[E]ven though puzzle pieces can be forced together in countless ways, they should not be arranged in the ill-filling configuration mythicism offers, when other arrangements allow those pieces we have (many must be presumed to be missing) to be fit together without the use of scissors. Dr. James McGrath
Dr. James McGrath of Butler University is blogging about Earl Doherty's Jesus: Neither God Nor Man: The Case for a Mythical Jesus at Exploring Our Matrix. I have never read any of Doherty's books, but he is generally regarded as making made the strongest possible case for Jesus mythicism (however that term is defined). In the past, Dr. McGrath has opined that the strongest possible case for mythicism is still worthy of little more respect than the strongest possible case for creationism and nothing in his first couple posts on Doherty's book suggests that he is going to change his mind about it.
McGrath may be correct about the shortcomings of mythicism, but I think he underestimates the extent to which the same sorts of problems plague historicism. Not only must we presume that many of pieces of the puzzle are missing, I think we can be confident that the overwhelming majority of the pieces are missing. Nor do we know how big the puzzle is so we don't know whether the handful of pieces we have is any sort of meaningful fraction of the total. On top of that, we cannot be sure that all the pieces we have belong to the same picture. Some of them may have been put in our box by mistake.
McGrath may be correct that the historicist's arrangement of the pieces is more plausible than the mythicist's, but I can't help but think that the advantage may be trivial. Sticking with the jigsaw puzzle analogy, we have some pieces that are light blue and some that are dark green. It may be the best guess that the blue pieces are part of the sky and the green pieces are parts of trees, but it is still just a guess. There are lots of other objects that can be blue and lots of other objects that can be green. The person who guesses sky and trees may have better odds of being right than the person who guesses house and car who may have better odds of being right than the one who guesses cat and dog, but that doesn't mean that any of them are justified in thinking that they know what the whole picture looks like.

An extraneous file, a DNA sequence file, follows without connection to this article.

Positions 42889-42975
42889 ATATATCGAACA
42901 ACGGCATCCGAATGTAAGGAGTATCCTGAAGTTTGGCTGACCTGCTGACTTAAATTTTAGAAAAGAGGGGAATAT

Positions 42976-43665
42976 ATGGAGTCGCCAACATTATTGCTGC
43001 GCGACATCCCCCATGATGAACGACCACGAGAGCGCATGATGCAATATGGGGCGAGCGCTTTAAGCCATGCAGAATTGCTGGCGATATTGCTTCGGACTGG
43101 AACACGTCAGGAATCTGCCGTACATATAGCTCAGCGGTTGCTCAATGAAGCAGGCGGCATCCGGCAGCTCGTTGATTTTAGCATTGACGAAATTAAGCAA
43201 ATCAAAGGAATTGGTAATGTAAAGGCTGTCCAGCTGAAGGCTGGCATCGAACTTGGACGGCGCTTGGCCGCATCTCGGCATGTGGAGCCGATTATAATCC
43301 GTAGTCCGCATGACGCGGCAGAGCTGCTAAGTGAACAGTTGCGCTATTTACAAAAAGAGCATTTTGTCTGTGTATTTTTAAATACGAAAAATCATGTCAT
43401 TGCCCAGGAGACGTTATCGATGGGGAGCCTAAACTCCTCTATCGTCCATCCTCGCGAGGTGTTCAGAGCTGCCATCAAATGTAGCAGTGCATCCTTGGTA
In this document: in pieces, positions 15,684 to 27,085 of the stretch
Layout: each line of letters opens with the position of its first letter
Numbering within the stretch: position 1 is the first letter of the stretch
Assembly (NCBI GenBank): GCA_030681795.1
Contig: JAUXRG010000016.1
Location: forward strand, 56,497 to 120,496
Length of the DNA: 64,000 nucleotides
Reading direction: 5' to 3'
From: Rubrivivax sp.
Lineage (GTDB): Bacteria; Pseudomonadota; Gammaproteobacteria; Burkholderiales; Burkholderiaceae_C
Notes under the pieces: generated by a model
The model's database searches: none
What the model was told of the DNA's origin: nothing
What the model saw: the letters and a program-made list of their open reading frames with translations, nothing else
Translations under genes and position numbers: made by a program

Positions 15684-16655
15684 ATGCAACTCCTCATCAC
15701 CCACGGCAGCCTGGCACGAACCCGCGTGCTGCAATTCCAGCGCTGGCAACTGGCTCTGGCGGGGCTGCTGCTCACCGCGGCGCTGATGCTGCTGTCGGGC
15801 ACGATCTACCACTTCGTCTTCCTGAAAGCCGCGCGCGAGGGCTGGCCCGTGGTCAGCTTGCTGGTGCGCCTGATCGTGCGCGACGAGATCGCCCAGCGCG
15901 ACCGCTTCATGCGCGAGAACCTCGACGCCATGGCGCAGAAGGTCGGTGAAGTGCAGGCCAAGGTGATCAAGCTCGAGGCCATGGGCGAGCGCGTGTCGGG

Of course no historian has all the pieces to any puzzle and the problem only becomes more acute for ancient events, but I believe that some historians of ancient times have things better than historical Jesus scholars. A scholar who wishes to examine how a particular war unfolded has much more to guide him in arranging his pieces. There is archeological data that can be consulted. There are accounts of other ancient battles and wars that can be used for comparison. Things that are known can be used to help form hypothesis about things that are unknown. On the jigsaw puzzle analogy, perhaps it is like having some edge pieces that at least define the boundaries and size of the puzzle.
For the historical Jesus scholar, on the other hand, there seems to very little useful data concerning the origins of ancient religions. We know something about what people believed at various times and places, but very little about how they came to believe it. Dr. McGrath argues that the existence of an actual historical Jesus is a much more likely explanation for the origin and growth of a religion based on a crucified Davidic Messiah than a purely mythical or legendary Jesus could be, however, it is hard to see what the basis might for assessing this probability. We simply don't have a basis for comparison. Indeed, the data we do have suggests that people will believe almost anything regardless of the evidence.
The problem comes when trying to eliminate an alternative hypothesis. If someone proposes a radical reinterpretation of an ancient battle, it may be sufficient to respond that there is no evidence of that kind of thing happening in any other battle. However, it is much less persuasive to say that we have no evidence of a religion being founded on a mythical crucified Messiah because we have so very little evidence on the founding of any religion.